Pediatric PT Guest Blog: Tippy Toes

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By: Dr. Joni Redlich, DPT

Reprinted with the express permission of Joni Redlich, DPT, as originally appeared on her Kid PT Blog, September 11, 2010

Children walk on their toes for various different reasons. Medical causes such as cerebral palsy and muscular dystrophy must be ruled out. This link is a good overview of toe-walking in general. I want to address some of the physical therapy specific aspects of toe-walkers.

When a child who toe walks comes to me, I first rule out any red flags. Did they always toe walk or is this new? Does the child have any stiffness or responses to a rapid stretch?

There is also some research linking toe-walking with language disorders and other neurodevelopmental disorders. Therefore, I always look at the child as a whole and ask parents about speech and school concerns as well. If I don’t see any red flags, the first thing I want to know is the child’s ankle flexibility. Can the child stand flat? If they don’t have enough ankle flexibility to walk heel-toe, that needs to be addressed first. The options for increasing flexibility are stretching, night splints , serial casting , and surgery.

Let’s say the child has adequate ankle flexibility to walk heel-toe. Muscle groups that are commonly weak are the abdominal obliques (rotators), gluteals, shoulder stabilizers and ankles. Weakness in these muscles can put a child in a forward leaning position. Once the child starts walking he would naturally walk on his toes. Strengthening these muscle groups improves postural control and helps to create a more neutral posture. Activities that strengthen these muscle groups include: wheelbarrow walk , bridges (roll a car or ball underneath), climbing on playground equipment, crawling over a mountain of sofa cushions and pillows, and standing on the bed playing catch.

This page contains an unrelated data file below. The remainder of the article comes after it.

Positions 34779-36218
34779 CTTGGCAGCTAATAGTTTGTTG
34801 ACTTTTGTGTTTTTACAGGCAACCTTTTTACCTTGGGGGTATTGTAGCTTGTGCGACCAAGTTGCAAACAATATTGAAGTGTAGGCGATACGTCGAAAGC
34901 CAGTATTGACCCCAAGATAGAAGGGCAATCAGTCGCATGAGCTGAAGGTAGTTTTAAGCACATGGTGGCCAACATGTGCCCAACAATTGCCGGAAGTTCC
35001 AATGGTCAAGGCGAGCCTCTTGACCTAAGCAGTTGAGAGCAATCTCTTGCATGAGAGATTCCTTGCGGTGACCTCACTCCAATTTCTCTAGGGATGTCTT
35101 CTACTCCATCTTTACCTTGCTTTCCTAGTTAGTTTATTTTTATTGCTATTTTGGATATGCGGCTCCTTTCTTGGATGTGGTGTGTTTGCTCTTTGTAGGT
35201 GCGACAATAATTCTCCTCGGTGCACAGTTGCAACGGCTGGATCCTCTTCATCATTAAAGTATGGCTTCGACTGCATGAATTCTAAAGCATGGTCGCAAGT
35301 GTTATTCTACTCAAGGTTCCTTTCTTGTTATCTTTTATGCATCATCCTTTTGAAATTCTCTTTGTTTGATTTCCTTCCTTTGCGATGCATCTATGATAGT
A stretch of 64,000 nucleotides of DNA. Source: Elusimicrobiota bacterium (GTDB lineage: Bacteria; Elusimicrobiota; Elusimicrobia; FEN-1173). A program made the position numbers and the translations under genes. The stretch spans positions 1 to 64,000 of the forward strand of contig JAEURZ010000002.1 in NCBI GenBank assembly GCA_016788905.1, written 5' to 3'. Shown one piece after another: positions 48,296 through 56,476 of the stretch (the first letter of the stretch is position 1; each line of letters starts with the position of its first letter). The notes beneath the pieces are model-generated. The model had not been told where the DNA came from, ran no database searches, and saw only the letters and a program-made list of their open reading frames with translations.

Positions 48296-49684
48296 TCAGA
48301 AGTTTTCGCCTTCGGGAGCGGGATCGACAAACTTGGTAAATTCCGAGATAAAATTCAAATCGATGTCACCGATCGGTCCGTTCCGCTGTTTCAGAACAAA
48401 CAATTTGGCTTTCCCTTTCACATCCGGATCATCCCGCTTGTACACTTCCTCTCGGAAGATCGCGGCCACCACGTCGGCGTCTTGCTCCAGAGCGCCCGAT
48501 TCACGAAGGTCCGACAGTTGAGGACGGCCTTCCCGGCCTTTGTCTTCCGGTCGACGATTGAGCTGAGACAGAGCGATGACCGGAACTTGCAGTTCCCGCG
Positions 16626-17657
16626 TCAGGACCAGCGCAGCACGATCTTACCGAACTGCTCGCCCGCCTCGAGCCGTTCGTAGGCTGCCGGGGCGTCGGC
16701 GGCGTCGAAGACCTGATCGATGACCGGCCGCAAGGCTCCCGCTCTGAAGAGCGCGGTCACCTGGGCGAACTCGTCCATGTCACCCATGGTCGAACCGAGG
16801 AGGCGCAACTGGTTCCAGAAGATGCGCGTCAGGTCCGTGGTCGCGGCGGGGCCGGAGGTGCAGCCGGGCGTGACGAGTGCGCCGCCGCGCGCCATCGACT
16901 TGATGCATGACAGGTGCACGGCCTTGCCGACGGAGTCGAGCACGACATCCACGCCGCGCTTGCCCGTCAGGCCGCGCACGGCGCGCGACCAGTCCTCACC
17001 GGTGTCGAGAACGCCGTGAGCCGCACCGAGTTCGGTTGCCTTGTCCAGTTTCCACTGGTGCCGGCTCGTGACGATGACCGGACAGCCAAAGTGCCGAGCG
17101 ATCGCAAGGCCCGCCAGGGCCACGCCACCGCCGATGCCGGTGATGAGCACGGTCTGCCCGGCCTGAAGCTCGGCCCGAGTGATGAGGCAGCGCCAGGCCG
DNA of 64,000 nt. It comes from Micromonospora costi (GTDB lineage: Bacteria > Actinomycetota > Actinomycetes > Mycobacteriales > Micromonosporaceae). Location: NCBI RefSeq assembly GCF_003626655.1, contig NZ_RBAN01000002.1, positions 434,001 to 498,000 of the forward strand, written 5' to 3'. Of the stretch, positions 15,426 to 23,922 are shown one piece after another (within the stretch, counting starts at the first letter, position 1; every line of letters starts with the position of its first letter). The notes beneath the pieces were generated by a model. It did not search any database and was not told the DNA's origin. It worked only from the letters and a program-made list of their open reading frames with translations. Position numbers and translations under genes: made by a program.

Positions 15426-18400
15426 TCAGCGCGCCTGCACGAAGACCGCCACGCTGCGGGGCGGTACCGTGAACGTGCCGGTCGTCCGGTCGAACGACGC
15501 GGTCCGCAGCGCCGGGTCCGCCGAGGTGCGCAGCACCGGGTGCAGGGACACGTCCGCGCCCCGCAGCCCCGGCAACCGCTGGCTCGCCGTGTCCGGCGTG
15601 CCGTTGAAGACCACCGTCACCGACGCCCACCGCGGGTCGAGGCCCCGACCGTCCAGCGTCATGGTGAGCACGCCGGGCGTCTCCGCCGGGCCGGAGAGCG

Another big piece of the puzzle with children is sensory processing. Children who toe-walk should have their vestibular (inner ear balance system) system assessed. The vestibular system mediates tone, anti-gravity muscle activity and some reflex activity that affects walking, balance, and ankle control. Some signs that a child has a vestibular disorder is that they dislike swings, never get dizzy, get carsick easily, and have difficulty with ball play. Tactile defensiveness can worsen toe-walking, but isn’t likely to be a sole cause. Toe-walking increases the amount of proprioceptive (feedback from the muscles and joints) input the child is getting as they walk. Children who crave deep pressure may use toe-walking to increase that input that they seek.

Toe-walking can be a persistent habit. I used to be much more aggressive in my treatment of toe-walking, but at the moment I feel that as long as appropriately flexibility is attained/maintained and balance reactions/gross motor skills are developed, then I will let it be. There are often many other priorities to focus on.

Featured Author: Dr. Joni Redlich, DPT

Dr. Redlich is a Mom, Wife and Pediatric Physical Therapist Specializing in Children with Developmental Disabilities. She received a B.A in Psychology from Emory University and her M.S in Physical Therapy and DPT from Arcadia University (formerly Beaver College). Please visit her website at Kid PT

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